All reviews are written by Cappies student critics and edited by Cappies adult mentors prior to publishing.
Dorothy Gale will need ingenuity, compassion, and bravery if she ever wants to see her beloved Kansas again. But this might be more difficult than it seems considering her only allies are a hapless sentinel perpetually at war with aviary foes, a metallic automaton divided from his love and limbs, and a royal feline paralyzed by senseless terror; each one either brainless, heartless, or nerveless. This isn’t going to be an easy journey. West Springfield High School chronicled this illustrious adventure in their delightful production of The Wizard of Oz.
The Wizard of Oz, originally a novel by L. Frank Baum, has spawned numerous adaptations throughout the years, including stage plays and musicals, television series, books, and the classic 1939 film starring Judy Garland. One of the most popular is the 1987 musical adaptation by John Kane, originally performed by the Royal Shakespeare Company. The show follows Dorothy Gale’s assorted adventures in the Land of Oz as she tries to make her way home to Kansas.
The expansive ensemble of this show was brimming with boundless ardor and threw themselves into each song with explosive gusto. The group’s staggering exuberance and the imaginative choreography of Riley O’Rourke and Elizabeth Garcia were perfectly synthesized in such numbers as the breathtaking “Jitterbug”. O’Rourke led this piece herself with impressive skill, undertaking each daunting move with remarkable grace.
Elizabeth Garcia headed this exciting troupe, portraying the young Dorothy with astounding zeal and extraordinary enthusiasm. Garcia’s commitment to the virtuous naiveté of her character was brilliantly illustrated in her desperate clutching of Toto and appropriately childish tone. In addition, her laudable vocals complimented the other singers wonderfully. Her adversary, the Wicked Witch (Brittany Morgan) was also a driving force in the play. Morgan balanced terrifying malevolence with riotous exasperation to create a fantastically charismatic antagonist.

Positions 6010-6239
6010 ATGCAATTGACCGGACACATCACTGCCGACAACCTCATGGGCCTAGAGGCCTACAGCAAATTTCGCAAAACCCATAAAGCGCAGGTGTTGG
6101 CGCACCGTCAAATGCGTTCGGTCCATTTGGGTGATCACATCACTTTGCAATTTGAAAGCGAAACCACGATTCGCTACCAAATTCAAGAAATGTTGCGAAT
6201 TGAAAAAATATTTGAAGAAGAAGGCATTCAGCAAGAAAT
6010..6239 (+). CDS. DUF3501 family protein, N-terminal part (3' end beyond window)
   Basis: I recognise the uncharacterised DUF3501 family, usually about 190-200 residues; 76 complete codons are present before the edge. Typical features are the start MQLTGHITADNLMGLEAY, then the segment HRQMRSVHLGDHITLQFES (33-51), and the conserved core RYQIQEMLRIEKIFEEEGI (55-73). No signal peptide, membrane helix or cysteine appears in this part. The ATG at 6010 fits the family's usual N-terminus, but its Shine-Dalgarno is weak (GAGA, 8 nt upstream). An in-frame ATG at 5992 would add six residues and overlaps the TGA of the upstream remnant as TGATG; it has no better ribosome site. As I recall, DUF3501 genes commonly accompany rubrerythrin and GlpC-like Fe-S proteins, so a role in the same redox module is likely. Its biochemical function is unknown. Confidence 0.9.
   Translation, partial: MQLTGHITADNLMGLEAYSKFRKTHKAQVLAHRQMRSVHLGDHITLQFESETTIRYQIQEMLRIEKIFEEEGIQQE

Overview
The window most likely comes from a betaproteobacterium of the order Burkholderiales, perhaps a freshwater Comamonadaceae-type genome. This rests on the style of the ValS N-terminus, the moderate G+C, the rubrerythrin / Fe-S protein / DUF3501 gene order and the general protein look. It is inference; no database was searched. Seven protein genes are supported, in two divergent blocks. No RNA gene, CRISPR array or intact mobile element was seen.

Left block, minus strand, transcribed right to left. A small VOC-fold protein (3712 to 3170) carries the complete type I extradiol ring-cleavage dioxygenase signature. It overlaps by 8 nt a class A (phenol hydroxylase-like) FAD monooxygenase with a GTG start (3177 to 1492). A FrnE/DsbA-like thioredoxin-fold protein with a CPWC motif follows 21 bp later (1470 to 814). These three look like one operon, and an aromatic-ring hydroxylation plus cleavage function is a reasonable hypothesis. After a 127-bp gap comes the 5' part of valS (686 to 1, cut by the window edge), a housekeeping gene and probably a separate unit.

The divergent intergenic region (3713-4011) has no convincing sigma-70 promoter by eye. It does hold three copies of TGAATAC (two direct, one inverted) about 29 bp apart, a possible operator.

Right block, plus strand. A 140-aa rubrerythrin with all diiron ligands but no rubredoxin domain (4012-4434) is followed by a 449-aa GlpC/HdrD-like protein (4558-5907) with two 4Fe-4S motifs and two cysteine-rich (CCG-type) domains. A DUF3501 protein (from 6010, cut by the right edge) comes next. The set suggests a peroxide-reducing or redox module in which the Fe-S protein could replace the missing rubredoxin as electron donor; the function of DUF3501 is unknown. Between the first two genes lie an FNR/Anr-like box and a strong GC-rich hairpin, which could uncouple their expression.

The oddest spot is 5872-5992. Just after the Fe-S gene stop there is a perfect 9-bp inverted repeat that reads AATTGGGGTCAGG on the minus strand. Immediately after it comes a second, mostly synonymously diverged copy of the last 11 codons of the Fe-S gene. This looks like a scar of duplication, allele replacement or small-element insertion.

Dorothy’s three loyal friends were no less striking than their Kansas sweetheart. The Scarecrow’s (Rick Leith) loose gait and mirthful expressions perfectly captured the lovable straw figure’s charming disposition. Leith also delivered gorgeous melodies with astonishing ease in a resounding, smooth baritone. The Lion (Drew Holcombe) was a master of comedy, his trembling voice and shaky demeanor garnering much uproarious laughter. The Tin Man (John D’Angelo) displayed expert physicality, moving stiffly and freezing on the spot whenever he rusted. The three exhibited an authentic chemistry with each other as well as with Garcia, and their genuine group dynamic brought believability to their friendship.
Tech was strong overall, full of thoughtful choices that helped to create the diverse locales of the mystical Land of Oz. The sheer amount of set pieces was awe-inspiring and the stage crew tackled the demanding job of moving them with practiced silence and speed. The vast array of props was managed well by the actors, including everything from a crystal ball to an axe to a live dog. Flying was also executed skillfully, particularly the monkeys, who, with the aid of harnesses, soared through the air as though they truly had wings.
It wasn’t the Wizard who transformed Dorothy from a lonely little girl into a confident and considerate heroine, or even magic of any kind. It was the unlikely friendships that she made during her stay in Oz, which neither time nor distance will ever erase. With such strong bonds at their show’s core, West Springfield High School enchanted the audience with their lovely performance of The Wizard of Oz.